There’s still a hell of a lot we don’t know about human physiology and disease.
The government has been a disaster for our health. And as he points out, it’s no coincidence that people who eat paleo tend to be libertarian. There’s a good reason for it.
Some thoughts from Sarah Hoyt on unicorns and free health care.
By the way, everyone has an accent, to someone’s ears.
News you can use, guys — why it hurts so much.
It’s a long article, but bottom line is avoid sugar, and don’t worry about saturated fat.
This essay by Jared Diamond is a quarter of a century old, but it’s still worth pondering, particularly as we now know much more about just how bad for our health grains are. I think, though, that he misses a key benefit of agriculture — the fact that it has allowed us to produce billions of people. Minds are a resource, even if we poorly utilize most of them. The more people we have, the likelier we are to come up with new true advances. I’m pretty sure that absent agriculture, technology would not have advanced much, and we’d be nowhere near the position we’re in now — about to finally expand off the planet, and attain the capability of preventing a species-destroying event.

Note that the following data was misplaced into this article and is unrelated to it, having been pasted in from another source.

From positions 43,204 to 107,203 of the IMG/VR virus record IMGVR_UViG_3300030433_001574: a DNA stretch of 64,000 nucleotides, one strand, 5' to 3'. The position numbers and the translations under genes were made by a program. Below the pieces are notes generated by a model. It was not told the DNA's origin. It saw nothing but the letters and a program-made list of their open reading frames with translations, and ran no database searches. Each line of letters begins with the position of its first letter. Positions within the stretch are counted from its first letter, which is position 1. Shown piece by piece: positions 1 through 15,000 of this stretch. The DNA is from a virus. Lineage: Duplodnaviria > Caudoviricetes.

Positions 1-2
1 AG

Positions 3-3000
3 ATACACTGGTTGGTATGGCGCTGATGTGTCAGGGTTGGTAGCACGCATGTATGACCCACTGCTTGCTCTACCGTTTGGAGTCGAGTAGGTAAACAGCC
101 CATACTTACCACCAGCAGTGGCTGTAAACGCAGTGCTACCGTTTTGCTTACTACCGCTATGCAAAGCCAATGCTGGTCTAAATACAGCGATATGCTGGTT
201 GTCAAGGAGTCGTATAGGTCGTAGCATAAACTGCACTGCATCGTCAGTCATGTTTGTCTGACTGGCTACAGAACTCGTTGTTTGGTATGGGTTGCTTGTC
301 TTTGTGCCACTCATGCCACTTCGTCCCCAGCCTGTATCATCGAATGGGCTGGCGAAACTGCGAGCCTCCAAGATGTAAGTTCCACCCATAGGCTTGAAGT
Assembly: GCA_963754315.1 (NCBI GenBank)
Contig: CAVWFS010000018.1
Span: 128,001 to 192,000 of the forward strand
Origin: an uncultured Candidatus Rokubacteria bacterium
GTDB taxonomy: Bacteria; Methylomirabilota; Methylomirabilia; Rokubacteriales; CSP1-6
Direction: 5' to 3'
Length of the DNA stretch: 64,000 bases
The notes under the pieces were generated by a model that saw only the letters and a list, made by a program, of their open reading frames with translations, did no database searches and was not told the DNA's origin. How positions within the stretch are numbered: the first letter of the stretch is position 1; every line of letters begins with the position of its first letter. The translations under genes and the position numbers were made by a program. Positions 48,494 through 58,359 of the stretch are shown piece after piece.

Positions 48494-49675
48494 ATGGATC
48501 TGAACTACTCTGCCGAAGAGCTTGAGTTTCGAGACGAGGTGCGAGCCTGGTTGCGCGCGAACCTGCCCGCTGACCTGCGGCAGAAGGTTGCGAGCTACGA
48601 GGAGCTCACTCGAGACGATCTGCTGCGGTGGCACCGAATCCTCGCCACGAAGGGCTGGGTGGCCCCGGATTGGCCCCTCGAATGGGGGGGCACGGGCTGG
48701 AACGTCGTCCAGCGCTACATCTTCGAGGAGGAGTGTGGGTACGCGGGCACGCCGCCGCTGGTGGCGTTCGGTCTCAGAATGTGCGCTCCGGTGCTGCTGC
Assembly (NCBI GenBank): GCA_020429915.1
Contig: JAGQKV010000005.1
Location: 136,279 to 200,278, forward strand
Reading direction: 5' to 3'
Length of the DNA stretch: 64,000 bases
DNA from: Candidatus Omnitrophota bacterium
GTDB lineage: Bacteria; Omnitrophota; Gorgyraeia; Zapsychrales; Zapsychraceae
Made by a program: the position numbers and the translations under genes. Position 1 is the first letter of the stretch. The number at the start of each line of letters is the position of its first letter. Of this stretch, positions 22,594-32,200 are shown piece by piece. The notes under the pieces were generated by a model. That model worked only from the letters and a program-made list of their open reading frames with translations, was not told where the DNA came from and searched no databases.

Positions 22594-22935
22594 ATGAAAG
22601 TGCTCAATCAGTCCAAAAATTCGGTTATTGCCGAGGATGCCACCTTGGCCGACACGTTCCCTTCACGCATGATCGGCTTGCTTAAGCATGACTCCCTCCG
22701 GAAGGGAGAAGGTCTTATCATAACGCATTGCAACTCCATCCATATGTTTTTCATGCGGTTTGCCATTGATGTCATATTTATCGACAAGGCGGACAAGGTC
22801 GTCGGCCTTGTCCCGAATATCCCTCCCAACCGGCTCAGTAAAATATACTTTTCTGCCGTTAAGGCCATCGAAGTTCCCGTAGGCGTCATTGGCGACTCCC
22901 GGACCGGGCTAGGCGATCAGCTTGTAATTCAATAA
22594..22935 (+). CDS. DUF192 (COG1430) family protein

Medical innovation and real cures.
In other words, sugar and flour. A new paper on why a paleolithic diet works.
I’ve never been a coffee drinker — it always seemed like an addiction to me, and I don’t want become one of those people who can’t function in the morning without it. I’d like to see the numbers on this study to determine whether or not it would be worth taking up the habit, given that I chose very bad parents when it comes to heart problems (though my general lifestyle is much different than theirs as well, since I’ve never smoked, and have a much better diet).
This really is a big problem for people who are trying to eat paleo or reduced carb. Unfortunately, the food that’s the worst for us tastes damn good.